Maryland transportation chief halts audio surveillance plans

Published 21 July 2009

Maryland Transportation Administration considered using listening devices on its buses and trains for recording conversations of passengers and employees; acting director of the agency suspends plan

Maryland’s acting transportation chief, citing concerns about privacy, has pulled back an internal proposal to use listening devices on its buses and trains for recording conversations of passengers and employees. The Maryland Transit Administration had been considering adopting a system that would allow it to conduct audio surveillance similar to that in several other large American cities.

Baltimore Sun’s Michael Dresser writes that the idea was first reported late last week by the Maryland Politics Watch blog, which reported that the MTA’s top official had requested an opinion from the Attorney General’s Office on the legality of such surveillance. After inquiries from The Sun Monday, acting secretary Beverly Swaim-Staley ordered the request withdrawn.  “It certainly should have been vetted at the department level and it was not,” she said. “We have not weighed the issues we should weigh before making a decision like this.”

Swaim-Staley said she would review whether the state would move forward with such a program. “Any privacy matters are of the ultimate importance,” said Swaim-Staley. “They’re the ultimate test of people’s trust in government.”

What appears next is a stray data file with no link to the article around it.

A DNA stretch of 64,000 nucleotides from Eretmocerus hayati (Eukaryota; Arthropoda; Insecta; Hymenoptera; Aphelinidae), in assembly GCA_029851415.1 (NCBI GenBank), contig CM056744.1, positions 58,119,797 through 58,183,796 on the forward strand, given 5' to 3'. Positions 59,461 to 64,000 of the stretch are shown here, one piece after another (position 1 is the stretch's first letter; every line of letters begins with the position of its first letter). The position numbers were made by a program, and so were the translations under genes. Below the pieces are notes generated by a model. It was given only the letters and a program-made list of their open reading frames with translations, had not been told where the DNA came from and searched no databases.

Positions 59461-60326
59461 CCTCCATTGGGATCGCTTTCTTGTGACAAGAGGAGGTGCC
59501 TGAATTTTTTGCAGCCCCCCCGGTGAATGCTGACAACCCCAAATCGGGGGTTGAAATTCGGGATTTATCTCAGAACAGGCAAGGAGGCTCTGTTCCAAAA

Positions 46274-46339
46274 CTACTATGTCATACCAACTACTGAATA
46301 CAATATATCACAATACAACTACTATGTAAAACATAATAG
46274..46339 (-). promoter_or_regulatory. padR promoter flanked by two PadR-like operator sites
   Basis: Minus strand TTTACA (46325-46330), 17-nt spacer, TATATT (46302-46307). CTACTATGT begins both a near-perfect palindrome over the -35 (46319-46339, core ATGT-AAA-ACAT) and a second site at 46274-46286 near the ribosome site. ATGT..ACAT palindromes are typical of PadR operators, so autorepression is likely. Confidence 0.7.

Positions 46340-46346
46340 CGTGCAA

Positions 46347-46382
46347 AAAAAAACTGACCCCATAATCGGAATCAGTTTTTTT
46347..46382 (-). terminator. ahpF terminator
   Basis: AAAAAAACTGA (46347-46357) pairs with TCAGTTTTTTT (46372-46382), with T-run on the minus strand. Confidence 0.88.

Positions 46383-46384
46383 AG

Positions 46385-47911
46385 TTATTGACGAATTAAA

The request to the attorney general had sought legal guidance on whether using such equipment would violate Maryland’s anti-wiretapping law.

In a 10 July letter, MTA administrator Paul Wiedefeld noted that the MTA already uses video cameras for security aboard its vehicles. “As part of MTA’s ongoing efforts to deter criminal activity and mitigate other dangerous situations on board its vehicles, Agency management has considered adding audio recording equipment to the video recording technology now in use throughout its fleet,” Wiedefeld wrote.

According to the administrator, the MTA staff decided the idea raised legal issues and sent a letter seeking an opinion from the attorney general on whether such electronic eavesdropping would be legal and, if so, under which circumstances.

The MTA asked the attorney general to clarify whether the Maryland’s Wiretapping and Electronic Surveillance Act would require the MTA to obtain the consent of passengers before recording their conversations. If consent is required, the MTA asked whether posting a sign informing riders they were under audio surveillance would be sufficient notice.

Swaim-Staley, who is filling the vacancy left when John Porcari resigned to join the Obama administration, said the legal question was posed prematurely, before the issue could be reviewed from a policy perspective.

The acting secretary said she had not seen the letter as of last evening. “I have not even had the time to sit down and discuss it with Paul,”